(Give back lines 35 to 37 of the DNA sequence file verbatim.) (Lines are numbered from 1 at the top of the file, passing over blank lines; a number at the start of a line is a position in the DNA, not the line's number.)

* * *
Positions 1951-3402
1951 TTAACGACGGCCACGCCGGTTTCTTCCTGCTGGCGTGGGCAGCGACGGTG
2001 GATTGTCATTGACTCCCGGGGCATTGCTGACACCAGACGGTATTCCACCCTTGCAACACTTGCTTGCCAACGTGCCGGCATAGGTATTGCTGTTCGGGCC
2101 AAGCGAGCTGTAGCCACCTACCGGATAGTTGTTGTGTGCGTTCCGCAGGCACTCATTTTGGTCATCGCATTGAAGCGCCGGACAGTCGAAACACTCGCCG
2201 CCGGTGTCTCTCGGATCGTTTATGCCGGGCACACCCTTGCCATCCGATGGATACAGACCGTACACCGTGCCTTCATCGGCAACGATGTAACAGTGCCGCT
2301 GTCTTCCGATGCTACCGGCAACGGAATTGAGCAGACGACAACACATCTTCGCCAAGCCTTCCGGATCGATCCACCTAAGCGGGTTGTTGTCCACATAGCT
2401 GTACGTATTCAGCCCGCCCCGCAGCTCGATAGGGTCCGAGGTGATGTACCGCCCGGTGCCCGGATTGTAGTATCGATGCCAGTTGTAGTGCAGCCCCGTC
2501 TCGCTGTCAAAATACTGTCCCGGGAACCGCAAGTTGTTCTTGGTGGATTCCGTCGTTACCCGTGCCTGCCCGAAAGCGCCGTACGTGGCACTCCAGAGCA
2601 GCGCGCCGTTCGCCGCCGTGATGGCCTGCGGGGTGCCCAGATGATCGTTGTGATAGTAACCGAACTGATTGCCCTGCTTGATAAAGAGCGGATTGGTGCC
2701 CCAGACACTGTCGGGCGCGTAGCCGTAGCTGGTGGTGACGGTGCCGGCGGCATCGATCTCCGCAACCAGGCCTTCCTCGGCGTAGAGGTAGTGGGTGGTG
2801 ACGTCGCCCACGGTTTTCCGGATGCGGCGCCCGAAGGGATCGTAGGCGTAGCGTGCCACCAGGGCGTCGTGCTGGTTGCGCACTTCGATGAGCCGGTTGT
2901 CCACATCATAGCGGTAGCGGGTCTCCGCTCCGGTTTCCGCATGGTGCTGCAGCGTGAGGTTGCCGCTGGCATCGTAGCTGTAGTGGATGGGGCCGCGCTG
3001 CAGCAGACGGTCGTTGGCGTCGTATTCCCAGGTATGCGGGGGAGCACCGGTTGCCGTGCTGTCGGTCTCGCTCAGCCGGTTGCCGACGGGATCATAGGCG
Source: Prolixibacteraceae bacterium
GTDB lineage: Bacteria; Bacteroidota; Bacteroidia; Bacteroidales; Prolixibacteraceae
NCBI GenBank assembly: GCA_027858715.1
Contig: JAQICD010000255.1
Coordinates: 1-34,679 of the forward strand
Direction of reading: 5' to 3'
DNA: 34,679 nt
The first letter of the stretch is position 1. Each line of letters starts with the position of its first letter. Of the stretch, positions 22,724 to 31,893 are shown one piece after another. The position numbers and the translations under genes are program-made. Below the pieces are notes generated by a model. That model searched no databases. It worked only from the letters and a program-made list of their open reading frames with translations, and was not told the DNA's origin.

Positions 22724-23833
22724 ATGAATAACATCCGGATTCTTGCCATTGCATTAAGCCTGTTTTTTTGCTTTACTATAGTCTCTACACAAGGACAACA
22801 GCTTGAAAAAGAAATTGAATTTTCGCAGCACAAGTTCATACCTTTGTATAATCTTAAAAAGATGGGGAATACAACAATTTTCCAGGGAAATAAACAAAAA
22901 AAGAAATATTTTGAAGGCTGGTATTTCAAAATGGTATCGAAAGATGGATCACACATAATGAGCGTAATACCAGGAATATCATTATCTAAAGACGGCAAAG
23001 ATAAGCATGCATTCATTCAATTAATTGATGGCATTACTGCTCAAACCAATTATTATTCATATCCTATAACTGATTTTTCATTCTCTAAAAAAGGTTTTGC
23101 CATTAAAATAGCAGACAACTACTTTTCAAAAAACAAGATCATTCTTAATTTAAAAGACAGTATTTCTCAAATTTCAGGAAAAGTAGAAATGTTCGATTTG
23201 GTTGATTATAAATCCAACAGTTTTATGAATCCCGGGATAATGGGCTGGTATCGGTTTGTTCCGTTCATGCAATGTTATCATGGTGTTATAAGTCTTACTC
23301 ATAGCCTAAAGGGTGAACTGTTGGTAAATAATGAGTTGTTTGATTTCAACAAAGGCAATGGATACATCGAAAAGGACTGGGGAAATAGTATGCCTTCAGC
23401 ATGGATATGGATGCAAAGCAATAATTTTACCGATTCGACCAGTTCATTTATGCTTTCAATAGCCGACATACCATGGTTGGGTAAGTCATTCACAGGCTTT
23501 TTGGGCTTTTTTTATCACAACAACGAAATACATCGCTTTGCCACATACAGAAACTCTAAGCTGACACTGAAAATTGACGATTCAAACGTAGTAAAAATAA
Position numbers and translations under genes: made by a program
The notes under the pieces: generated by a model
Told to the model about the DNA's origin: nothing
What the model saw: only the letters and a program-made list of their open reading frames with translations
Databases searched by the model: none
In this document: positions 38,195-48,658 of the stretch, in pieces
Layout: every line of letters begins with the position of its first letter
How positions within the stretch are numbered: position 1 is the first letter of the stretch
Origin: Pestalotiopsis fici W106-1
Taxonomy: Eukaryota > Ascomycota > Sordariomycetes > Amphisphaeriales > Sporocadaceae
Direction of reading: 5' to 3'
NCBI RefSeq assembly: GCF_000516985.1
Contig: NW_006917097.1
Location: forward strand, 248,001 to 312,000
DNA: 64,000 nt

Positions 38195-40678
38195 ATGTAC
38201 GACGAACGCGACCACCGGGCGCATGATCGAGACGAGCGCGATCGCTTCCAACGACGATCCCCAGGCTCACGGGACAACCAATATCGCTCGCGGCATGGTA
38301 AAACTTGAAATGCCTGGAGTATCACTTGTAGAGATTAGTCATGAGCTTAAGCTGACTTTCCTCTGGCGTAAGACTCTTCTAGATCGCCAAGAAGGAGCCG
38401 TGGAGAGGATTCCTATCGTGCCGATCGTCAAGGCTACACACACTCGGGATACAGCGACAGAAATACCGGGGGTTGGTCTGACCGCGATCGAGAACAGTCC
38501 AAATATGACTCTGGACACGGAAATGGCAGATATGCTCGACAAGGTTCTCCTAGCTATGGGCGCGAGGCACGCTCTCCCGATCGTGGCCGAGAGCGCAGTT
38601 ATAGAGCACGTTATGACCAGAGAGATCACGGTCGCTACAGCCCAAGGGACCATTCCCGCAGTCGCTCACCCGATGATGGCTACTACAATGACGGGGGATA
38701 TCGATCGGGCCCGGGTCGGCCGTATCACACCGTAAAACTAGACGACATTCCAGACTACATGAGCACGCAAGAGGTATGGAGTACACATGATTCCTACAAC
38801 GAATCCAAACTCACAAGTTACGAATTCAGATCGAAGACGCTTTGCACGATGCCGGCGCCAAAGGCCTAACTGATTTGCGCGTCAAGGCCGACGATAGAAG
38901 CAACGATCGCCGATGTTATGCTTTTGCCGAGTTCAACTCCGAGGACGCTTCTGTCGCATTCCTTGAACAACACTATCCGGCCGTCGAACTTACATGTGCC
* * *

What the model saw: only the letters and a program-made list of their open reading frames with translations
Databases searched by the model: none
In this document: positions 38,195-48,658 of the stretch, in pieces